Friday, March 22, 2013

Sympathy for the Devil

The book is done and off to Mom. Now to have the Day of Getting Stuff Done, though I may be tempted to procrastinate that until Monday because this is perfect reading weather. I've obtained the Blu Ray of Les Miserables, so now I can watch the whole show whenever I want, without having to wait for a touring production or a trip to New York, but I don't know if I'll watch it today. Maybe just some bits and pieces. Otherwise, I have Nebula ballot reading to do. This may be our last blast of cold, damp weather until next November, so I need to enjoy it.

I mentioned maybe last week that I had a rant building up, and here it goes: It seems like the good guys just can't win in modern entertainment. Sometimes it's just the fans who gravitate toward the bad guys, but sometimes it's the writers fueling that.

To start with, being good is apparently considered boring. It doesn't help that a lot of writers don't seem to know how to add shading and depth to a good guy without using shades of gray or darkness. If a good guy is considered the least bit proud of being good, actually cares about being good or if he dares to judge the bad guys for being bad and doing stuff like killing, then he's called smug and self-righteous. Meanwhile, the bad guys are allowed to gloat about their success all they want. There's usually some excuse in the bad boy's past for his bad behavior -- he was abused, neglected, a good guy was mean to him or did him wrong. The good guy's past doesn't seem to matter, unless the fact that he had a happy upbringing is used to show that he had advantages the bad guy didn't have, and thus is also used to excuse the evil. A bad guy can be "redeemed" and practically sainted by just one time not doing something evil when he has the opportunity, and the good guys are considered awful if they don't immediately throw a parade for him. But if the good guy sets just one toe over the line, he's forever damned. His "bad" may not be near the level of the ongoing behavior of the bad boy, but it's still unforgivable, while the bad guy's "redemption" act may be nowhere near the level of selflessness usually shown on a regular basis by the good guy. Just about anything the good guy does to defeat the bad guy will somehow besmirch his goodness. Basically, he's having to fight evil with both hands tied behind his back and then he's considered stupid and ineffectual if he loses.

And this doesn't just apply to good vs. evil -- the heroes and the villains. It also applies to anyone with shades of gray, like the anti-hero "bad boy" who's not a villain in the grand good vs. evil fight but who is sometimes an antagonist to the good boy hero. Eventually, the anti-hero will be the real hero and the good guy will be shown as a horrible person (or at least perceived that way by the fans). Of course, the anti-hero gets the girl because the good guy is boring.

I was thinking about this while rewatching A Game of Thrones, where too many of the good guys are too stupid to live (so they don't), but I really don't think that's meant to be the message in the books. The books seem to draw the line between worthwhile honor and stupid honor that's really more personal vanity, wanting to be able to call yourself honorable rather than truly wanting to do what's best for everyone. They also acknowledge the fact that you can't deal honorably with dishonorable people because they won't follow the same rules, and that means you'll lose, sometimes with horrible consequences. Sometimes, you may have to go against rules or vows to serve the greater good, and that's okay. The TV producers may be besotted with the darker characters and manage to make a lot of the good guys even more stupid than they are in the books, but I get a different sense from the books.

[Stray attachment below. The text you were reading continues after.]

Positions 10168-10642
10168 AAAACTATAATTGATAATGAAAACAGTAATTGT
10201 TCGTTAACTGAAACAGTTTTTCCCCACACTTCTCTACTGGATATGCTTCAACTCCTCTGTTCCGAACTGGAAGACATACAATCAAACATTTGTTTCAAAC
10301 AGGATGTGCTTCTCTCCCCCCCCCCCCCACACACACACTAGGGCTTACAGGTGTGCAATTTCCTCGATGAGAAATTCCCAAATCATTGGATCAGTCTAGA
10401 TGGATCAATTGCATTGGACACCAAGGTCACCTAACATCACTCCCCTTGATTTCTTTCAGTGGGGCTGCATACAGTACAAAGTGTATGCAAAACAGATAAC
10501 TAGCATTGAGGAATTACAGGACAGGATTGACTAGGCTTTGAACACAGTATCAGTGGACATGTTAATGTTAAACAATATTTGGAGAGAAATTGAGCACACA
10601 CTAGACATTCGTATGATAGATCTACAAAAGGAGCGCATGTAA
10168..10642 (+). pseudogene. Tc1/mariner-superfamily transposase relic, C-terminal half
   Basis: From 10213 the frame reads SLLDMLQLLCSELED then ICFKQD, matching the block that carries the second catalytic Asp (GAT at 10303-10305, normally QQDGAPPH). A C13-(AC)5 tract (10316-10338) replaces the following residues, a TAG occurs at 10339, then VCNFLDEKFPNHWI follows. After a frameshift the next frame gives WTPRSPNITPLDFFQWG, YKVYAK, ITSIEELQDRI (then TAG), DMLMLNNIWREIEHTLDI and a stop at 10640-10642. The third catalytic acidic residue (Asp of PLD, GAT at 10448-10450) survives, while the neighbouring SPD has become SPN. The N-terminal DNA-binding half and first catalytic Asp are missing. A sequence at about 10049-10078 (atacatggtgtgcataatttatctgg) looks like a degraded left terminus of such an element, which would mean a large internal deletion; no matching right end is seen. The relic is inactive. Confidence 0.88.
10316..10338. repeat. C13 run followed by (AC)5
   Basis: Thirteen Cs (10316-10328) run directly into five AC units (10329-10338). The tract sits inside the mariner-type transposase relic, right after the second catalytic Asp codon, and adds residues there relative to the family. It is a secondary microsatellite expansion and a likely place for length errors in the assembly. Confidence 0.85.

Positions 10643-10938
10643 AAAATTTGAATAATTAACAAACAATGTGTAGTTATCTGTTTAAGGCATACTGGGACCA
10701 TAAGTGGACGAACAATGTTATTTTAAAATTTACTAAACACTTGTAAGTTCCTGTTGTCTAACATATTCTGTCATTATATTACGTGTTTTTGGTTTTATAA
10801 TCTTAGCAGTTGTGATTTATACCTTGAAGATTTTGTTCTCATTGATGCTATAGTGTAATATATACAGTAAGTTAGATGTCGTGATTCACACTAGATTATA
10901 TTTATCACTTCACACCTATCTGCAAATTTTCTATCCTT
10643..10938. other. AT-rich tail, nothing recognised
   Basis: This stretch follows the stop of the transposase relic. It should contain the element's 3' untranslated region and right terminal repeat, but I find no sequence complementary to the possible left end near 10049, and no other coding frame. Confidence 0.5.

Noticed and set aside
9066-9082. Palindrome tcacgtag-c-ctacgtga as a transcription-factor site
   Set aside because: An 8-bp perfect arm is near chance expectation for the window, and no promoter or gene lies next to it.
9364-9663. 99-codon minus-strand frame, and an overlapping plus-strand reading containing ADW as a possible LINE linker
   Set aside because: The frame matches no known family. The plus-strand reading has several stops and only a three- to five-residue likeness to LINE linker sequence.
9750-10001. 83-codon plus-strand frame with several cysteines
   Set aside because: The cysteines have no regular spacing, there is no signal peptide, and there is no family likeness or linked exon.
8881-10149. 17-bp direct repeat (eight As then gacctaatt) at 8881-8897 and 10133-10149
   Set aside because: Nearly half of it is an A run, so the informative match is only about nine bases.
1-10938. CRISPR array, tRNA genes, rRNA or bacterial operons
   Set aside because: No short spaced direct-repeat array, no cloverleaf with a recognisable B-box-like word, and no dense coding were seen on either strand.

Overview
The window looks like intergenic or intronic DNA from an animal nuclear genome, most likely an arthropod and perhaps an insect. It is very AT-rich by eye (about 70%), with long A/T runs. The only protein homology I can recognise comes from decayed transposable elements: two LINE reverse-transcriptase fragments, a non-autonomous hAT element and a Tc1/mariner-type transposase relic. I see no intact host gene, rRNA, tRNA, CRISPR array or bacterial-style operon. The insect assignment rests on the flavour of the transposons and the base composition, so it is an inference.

Where it's really become egregious is with Once Upon a Time, where the writers seem to want us to feel sorry for the evil queen because she's sad and lonely as a consequence of all her evil actions. Meanwhile, the good guys are considered tainted if they actually do anything to fight back against the evil. Most of the fans at Television Without Pity are seeing it the way I do, where they're getting tired of watching the villain weep because she didn't get her way and can't force people to love her, but apparently the greater Internet is full of outrage that the good guys are being so mean to her -- never mind that she's never so much as apologized for the wrongs she's done to them.

I think this is one reason I loved the Harry Potter series. J.K. Rowling gave Harry and Voldemort very similar backgrounds, then showed that how they responded to those backgrounds and the choices they made along the way was the difference between being good and being evil, and there was nothing wrong with taking action to defeat the evil. Plus, she got outraged when fans tried to get too sympathetic to the bad boy instead of the hero.

A good guy doesn't have to be boring, and there are ways of writing layers that don't require mixing in a little darkness. Even good people can be conflicted or tempted. They can get angry. They can have layers and nuances and pain. If your good guy isn't as interesting as your villain, then you're doing it wrong.

But I'm also a little worried about a culture that's so quick to forgive evil and condemn good, where trying to be good is considered "self-righteous."

Let's hear it for the heroes!

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